The dynastic rule of the Yankees over New York baseball has come to a close after 20 years. According to a Quinnipiac poll, New Yorkers prefer the Mets to the Yankees for the first time since at least 1998. While the margin isn’t pronounced, 45 percent to 43 percent, it is still a massive surge in Mets popularity, given that they trailed the Yankees by 34 points just three years ago, according to the Quinnipiac study of 2014. Given this, a certain question remains: how in the world did the most accomplished American professional sports team lose its fan base to a historically underwhelming franchise?
My parents both grew up in the Bronx. Growing up in the 1960’s and 70’s in the Bronx was a sentence to be a Yankee fan. My parents were raised with Phil Rizzuto’s famous “Holy Cow!” being a staple of household entertainment, and they went to Yankee Stadium whenever they had the time and the little bit of money necessary (my dad speaks often of the days when General Admission was $.50). Naturally, though I have lived in Queens since birth, they raised me with the same passion for the Yankees that they had. My father started taking me to Yankee games when I was five years old, and that tradition continued until a couple of years ago.
However, like many other Yankee fans have, my mother and I have distanced ourselves from the team (my father remains a Yankee fan). The easy explanation for that is the recent success of the Mets, with a World Series berth in 2015 and an incredible effort in last year’s National League Wild Card Game, but the reasons that we, like many other New York baseball fans, have largely abandoned our allegiance to the Bronx Bombers are much more complex, starting with the Yankees recent failures as an organization.
While it’s true the Yankees made the American Wild Card Game in 2015, the team is been underwhelming for years now. 2013 was a bust, save Mariano Rivera’s farewell tour. 2014 was as well, in this case the saving grace being Derek Jeter’s final efforts. But in the years since they last won the World Series, the Yankees made a habit of truly horrendous free agent signings (Jacoby Ellsbury and Brian McCann to awful deals, after refusing to sign Robinson Cano), putting forward a team of aged talent, devoid of flare and excitement. Growing up watching the Core Four, Bernie Williams, and Alex Rodriguez amidst players like Gary Sheffield and Roger Clemens, may have spoiled me as a fan, but the team was always exciting. Even if they lost, which was considered unforgivable by any fan of the team, the Yankees always supplied entertainment. In recent years, the team headlined by Jacoby Ellsbury, Brian McCann, Carlos Beltran, an injured Mark Texeira, and a limited C.C. Sabathia, has been a failure to captivate the attention of New York baseball fans. The organization has come through in the past year, promoting Gary Sanchez and Greg Bird in addition to signing Aroldis Chapman, which promises to be intriguing, but the front office has failed in enough other areas that the lost fans may be gone for good.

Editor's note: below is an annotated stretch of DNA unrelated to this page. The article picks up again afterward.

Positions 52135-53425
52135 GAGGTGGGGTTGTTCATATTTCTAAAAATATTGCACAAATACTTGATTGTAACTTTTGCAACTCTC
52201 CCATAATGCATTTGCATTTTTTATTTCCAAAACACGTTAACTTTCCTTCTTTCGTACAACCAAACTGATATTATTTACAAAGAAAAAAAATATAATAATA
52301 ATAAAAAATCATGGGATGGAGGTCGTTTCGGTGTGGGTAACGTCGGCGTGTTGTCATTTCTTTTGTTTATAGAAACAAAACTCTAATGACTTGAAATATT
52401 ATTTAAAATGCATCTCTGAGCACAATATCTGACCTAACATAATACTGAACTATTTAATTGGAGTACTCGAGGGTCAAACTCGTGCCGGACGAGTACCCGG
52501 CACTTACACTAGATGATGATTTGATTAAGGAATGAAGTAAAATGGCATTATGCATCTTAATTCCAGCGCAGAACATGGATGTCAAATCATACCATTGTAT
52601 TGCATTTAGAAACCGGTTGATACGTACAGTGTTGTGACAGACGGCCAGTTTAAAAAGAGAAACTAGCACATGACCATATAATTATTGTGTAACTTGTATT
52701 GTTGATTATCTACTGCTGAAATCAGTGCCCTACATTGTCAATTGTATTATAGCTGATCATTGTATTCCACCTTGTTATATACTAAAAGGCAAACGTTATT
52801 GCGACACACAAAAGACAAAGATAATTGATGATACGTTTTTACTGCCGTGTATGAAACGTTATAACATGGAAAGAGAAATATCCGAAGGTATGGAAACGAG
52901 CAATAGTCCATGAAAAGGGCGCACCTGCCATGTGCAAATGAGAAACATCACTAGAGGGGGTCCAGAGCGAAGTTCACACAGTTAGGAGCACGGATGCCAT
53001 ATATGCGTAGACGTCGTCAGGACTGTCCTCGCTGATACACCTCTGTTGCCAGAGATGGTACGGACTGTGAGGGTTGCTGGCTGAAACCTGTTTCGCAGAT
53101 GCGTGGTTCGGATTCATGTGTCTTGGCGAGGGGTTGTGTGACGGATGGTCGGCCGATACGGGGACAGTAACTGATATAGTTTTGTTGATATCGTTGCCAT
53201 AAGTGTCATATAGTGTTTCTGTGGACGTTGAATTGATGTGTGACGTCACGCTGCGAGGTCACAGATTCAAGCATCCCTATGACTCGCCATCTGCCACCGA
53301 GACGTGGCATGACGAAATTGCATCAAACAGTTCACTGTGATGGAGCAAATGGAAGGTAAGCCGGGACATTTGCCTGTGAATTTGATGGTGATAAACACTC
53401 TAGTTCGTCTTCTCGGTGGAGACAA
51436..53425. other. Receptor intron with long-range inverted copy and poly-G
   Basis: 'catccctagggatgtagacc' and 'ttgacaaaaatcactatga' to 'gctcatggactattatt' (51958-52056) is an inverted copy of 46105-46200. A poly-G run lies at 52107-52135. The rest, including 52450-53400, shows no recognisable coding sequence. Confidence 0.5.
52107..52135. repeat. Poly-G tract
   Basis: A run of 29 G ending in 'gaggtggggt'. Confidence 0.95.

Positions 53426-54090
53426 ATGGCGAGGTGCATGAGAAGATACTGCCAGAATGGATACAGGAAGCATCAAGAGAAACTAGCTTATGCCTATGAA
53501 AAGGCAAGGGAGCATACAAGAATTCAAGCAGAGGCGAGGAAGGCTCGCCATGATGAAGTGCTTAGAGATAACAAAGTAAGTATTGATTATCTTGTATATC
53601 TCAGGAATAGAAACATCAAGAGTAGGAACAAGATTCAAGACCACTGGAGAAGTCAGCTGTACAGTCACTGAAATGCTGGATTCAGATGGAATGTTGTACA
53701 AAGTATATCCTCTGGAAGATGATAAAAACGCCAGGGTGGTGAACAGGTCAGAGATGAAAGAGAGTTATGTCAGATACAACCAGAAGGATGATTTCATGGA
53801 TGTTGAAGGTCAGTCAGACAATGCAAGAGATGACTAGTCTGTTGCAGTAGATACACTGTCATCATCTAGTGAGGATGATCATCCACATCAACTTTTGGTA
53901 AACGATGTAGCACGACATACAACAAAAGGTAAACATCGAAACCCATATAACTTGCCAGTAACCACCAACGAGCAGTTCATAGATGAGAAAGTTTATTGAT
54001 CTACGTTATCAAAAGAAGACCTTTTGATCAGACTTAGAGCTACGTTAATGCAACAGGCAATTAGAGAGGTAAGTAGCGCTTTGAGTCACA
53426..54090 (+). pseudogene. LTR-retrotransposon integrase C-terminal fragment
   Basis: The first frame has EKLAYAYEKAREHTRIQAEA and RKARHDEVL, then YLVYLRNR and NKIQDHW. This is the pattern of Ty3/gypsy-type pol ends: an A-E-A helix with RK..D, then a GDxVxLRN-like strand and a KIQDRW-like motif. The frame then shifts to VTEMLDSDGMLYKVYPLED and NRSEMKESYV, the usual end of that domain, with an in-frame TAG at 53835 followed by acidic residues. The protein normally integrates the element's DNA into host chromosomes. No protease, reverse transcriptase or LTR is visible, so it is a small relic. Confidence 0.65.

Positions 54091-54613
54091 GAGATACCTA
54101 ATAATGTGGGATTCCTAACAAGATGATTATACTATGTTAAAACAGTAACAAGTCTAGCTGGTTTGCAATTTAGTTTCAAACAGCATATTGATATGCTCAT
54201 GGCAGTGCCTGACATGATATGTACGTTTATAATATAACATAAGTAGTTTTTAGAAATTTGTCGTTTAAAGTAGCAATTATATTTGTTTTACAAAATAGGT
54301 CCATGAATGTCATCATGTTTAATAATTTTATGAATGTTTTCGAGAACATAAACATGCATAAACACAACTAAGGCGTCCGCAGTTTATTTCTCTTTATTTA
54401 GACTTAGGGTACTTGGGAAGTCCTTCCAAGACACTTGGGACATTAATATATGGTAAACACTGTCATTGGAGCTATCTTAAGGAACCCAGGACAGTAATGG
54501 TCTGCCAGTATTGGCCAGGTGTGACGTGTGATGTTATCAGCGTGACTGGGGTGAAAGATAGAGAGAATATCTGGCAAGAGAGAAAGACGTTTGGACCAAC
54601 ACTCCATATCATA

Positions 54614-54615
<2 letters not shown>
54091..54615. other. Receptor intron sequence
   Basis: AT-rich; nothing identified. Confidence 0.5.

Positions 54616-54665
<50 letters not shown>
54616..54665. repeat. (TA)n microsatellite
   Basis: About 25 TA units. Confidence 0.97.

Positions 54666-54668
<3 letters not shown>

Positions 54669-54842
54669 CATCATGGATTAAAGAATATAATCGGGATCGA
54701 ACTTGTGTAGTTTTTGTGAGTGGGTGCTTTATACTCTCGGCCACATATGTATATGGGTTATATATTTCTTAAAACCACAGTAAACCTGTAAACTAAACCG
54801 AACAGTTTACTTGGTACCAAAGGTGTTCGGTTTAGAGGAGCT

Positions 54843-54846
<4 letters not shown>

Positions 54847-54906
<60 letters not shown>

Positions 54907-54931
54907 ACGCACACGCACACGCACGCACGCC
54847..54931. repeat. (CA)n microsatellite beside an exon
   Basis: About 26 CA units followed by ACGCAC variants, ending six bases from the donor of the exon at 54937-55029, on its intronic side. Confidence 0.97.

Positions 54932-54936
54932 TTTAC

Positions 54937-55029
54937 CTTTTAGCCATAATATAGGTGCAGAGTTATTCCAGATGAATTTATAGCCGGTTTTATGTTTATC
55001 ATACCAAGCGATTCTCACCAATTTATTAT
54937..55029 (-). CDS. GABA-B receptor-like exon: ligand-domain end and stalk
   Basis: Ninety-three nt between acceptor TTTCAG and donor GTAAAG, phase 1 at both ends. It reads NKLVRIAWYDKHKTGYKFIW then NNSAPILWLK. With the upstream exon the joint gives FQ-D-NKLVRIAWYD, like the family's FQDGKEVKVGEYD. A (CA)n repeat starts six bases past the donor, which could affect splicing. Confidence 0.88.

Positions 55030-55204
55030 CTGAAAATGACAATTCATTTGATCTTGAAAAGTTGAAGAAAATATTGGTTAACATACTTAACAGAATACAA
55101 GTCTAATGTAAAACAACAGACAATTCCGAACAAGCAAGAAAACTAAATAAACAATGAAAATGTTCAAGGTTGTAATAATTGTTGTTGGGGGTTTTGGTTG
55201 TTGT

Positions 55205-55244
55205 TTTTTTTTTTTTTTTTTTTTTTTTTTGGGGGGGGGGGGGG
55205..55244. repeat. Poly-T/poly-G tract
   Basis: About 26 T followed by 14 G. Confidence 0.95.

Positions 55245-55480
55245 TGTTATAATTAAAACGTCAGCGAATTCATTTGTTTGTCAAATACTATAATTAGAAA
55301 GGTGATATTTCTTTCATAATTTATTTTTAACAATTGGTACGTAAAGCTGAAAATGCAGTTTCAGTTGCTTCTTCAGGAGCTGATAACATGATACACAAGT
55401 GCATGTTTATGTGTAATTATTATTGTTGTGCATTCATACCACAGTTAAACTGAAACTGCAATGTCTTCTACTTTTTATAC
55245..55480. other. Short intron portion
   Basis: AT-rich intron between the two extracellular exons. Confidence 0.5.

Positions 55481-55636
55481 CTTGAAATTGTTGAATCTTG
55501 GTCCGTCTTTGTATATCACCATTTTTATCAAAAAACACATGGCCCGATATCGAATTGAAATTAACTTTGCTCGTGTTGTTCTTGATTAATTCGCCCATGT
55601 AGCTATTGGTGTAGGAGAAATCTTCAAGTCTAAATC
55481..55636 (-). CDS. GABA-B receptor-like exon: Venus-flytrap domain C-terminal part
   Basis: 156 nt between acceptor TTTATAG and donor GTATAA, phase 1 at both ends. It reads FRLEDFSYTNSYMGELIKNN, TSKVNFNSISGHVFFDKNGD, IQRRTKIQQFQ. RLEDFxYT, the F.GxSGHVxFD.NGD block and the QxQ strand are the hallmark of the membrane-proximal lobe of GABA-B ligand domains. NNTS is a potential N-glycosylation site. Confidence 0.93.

At this point Yankees COO Lonn Trost’s infamous statement has gone around the world, that a presumably less affluent fan sitting in a “premium location” is a “frustration to our existing fan base.” This was my breaking point. This statement came right along with the Yankees refusal to allow tickets to be printed at home, and if ever there were a proverbial middle finger to fans, this was it. Not only were we the fans not to be trusted to have legitimately bought tickets, we were told that the team did not want fans in nicer sections of the stadium.
Since the opening of the Stadium in 2009, fans have been put farther from the field than the Stadium’s predecessor. The right field bleachers, the prime location for the “real” fans were put behind field level seats and the right field bullpen. The upper levels, the 300s and 400s, are not only far above the field, but unreasonably far back from the field, leaving the field level seats with nothing but sky above. While many fans sit unnecessarily far from the action, the seats around the infield remain largely empty. No other team has such an embarrassingly low attendance rate in the seats behind home plate, and if the ownership respected the legacy of the team, they’d sacrifice the few dollars it would take to fill those seats.